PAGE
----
By Shelby Varner on January 19, 2023
“You’ve got to be kidding me!” That was my initial reaction when I saw the predicted forecast for winter break. As a college student at Kansas State University, I love going home and seeing my family and animals, but when temperatures are expected to be below zero plus windchill, my joy in going home decreases. My sisters and I raise goats and when the weather gets cold, we go into what I call, “survival mode.”
Caring for goats throught the night
While K-State calls it winter break, it isn’t much of a break when I go home. The Wednesday before break, my sister called and said we had started kidding (birthing) season. When one goat kids it usually starts a chain reaction of babies. That meant my family was about to have babies being born in cold, windy weather. The combination of wet babies and wind can quickly become deadly. While we have sheds to help block the wind, and the body heat from the goats keep babies warmer, it does not mean the mother goats will have their babies in them. This meant my family and I were checking goats at least every two hours, even through the night. I would take the midnight and 6 a.m. shifts while my middle sister, Tara, got up at 2 a.m. and my oldest sister, Amy, got up at 4 a.m. We were all cold and tired, but we knew if we didn’t check the goats in these extreme conditions that they’d suffer. Being caretakers of animals is a full-time job, even through 35 below zero wind chills and 2 a.m. alarms.
Kidding goats through the harsh conditions of winter
Nine goats decided they would continue to have babies the frigid days before Christmas, which filled up our kidding pens very quickly. Our kidding pens are small enclosures in our shed where we can closely monitor the mom and babies to make sure the mom and baby recognize each other, and the baby will drink from the mom and the mom will let it before putting them with other goat families. It also allows us to check the babies and be confident they are getting enough milk.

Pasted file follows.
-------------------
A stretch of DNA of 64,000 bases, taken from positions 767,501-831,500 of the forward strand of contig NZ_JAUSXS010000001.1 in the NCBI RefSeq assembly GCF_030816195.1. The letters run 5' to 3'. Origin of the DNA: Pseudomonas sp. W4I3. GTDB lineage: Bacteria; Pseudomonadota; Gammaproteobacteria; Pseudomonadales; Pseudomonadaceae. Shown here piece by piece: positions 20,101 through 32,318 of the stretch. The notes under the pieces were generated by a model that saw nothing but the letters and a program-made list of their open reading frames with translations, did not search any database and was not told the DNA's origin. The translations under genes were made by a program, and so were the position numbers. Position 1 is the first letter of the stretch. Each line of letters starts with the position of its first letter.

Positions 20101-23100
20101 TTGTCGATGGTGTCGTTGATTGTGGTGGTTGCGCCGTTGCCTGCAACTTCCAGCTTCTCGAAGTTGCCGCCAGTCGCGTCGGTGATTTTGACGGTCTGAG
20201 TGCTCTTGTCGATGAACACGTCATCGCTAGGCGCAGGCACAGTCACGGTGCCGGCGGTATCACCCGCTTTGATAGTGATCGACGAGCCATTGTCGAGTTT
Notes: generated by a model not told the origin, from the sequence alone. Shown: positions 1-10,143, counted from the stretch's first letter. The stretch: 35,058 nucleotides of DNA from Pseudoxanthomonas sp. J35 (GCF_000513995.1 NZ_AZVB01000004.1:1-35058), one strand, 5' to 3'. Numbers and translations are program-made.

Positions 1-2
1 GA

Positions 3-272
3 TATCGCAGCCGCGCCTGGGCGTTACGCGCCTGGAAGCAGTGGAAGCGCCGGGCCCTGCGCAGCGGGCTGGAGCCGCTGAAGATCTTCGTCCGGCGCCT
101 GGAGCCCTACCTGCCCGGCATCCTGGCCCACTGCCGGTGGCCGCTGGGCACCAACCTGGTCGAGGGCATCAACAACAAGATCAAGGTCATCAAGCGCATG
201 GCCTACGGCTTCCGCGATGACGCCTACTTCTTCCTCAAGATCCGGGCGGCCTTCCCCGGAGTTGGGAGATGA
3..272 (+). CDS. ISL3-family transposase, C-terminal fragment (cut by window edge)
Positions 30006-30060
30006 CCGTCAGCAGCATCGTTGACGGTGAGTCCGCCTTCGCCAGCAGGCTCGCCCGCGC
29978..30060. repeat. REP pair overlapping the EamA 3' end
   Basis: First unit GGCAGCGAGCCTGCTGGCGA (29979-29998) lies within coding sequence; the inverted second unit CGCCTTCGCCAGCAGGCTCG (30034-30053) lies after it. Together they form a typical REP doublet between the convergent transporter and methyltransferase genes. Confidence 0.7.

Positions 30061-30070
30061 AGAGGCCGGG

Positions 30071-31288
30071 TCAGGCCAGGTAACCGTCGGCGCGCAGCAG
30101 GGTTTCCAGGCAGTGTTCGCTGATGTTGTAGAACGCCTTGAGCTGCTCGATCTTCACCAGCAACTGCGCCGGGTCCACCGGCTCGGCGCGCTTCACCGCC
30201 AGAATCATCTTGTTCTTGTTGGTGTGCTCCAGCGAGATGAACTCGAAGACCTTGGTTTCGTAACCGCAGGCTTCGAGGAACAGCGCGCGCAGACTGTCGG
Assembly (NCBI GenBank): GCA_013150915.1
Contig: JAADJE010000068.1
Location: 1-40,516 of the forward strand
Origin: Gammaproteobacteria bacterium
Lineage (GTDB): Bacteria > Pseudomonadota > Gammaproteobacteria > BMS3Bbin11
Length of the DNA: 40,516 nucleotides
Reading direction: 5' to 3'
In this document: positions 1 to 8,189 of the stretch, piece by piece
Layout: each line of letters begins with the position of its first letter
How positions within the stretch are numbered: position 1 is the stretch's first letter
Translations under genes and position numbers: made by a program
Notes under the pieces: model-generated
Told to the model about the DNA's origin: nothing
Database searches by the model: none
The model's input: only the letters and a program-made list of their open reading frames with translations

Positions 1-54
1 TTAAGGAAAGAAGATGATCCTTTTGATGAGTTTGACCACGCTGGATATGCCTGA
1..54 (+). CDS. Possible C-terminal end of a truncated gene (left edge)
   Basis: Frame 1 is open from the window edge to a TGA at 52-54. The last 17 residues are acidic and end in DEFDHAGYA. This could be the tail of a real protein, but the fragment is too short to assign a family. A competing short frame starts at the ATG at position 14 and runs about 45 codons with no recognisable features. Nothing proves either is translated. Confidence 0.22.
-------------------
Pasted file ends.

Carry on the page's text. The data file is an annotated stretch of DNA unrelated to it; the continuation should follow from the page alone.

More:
One issue we ran into this time was moms producing enough milk for their babies, which is a rare problem for us. Usually when a mom has babies, she produces plenty of milk. We think because of the cold, the goats lowered their water consumption and couldn’t produce milk right at birth for their babies. This added extra stress because we bottle fed babies extra milk to get them going while enticing the mothers to drink and start producing more milk. Also, if the babies got too cold, we would take them into my dad’s shop to warm them up. Thankfully, usually after a day the mom would start keeping up with their baby’s milk needs which helped keep the baby warm.
The hard part of raising goats
During this cold snap, we didn’t lose any meat goats, but we did lose a couple of dairy goat babies. My family had just fed babies milk and we were back in the house and ready to watch our first Christmas movie together. Amy wasn’t back in the house, but that isn’t uncommon because she gets easily distracted by the goats, so I texted her the movie was about to begin. A few moments later the door burst open, and she said, “Shelby,” in a tone that put Tara and I on our feet in a heartbeat.
A first-time Nigerian dwarf mom decided to have her babies in an area of the pen with little wind block. She also didn’t naturally come by mothering skills because the babies didn’t seem to be cleaned up at all. Amy brought two babies in, and we rubbed them while trying to warm them up. We were only able to save one by putting him under warm water. We then put him on a heating pad and rubbed a towel on his legs while using a hairdryer to warm him up even more. While Tara and I worked on this baby, Amy went back outside and found two more that had passed.
The King of the house
I was able to get warm milk in the survivor’s tummy and kept him on the heating pad in the kitchen for the night. It’s not uncommon to see goats in my family’s house so when I put him on the heating pad with nothing around him at bedtime, no one was shocked. When I went to bed that night, I just hoped I would see him in the morning. When I got up at midnight he was still snuggled on his pad and looked the same that morning. Now he is a growing boy named King.
As we got past the cold and were no longer hauling water buckets everywhere, the goats continued to kid and only one person got up in the middle of the night. While the goats are under the herd name of 3 Varner Girls, there are so many more people who help make everything function. My dad is almost always on call for kidding problems and will probably always be able to outwork all of us, combined. My mom made sure we had warm food to eat and we didn’t destroy the house. There is also my boyfriend Jared who helps us care for the goats, even on the frigid days. While I don’t love putting on layers of clothes just to have my toes feel like they are still freezing, I love being able to spend time with the people I love and being responsible, nurturing caretakers of these animals.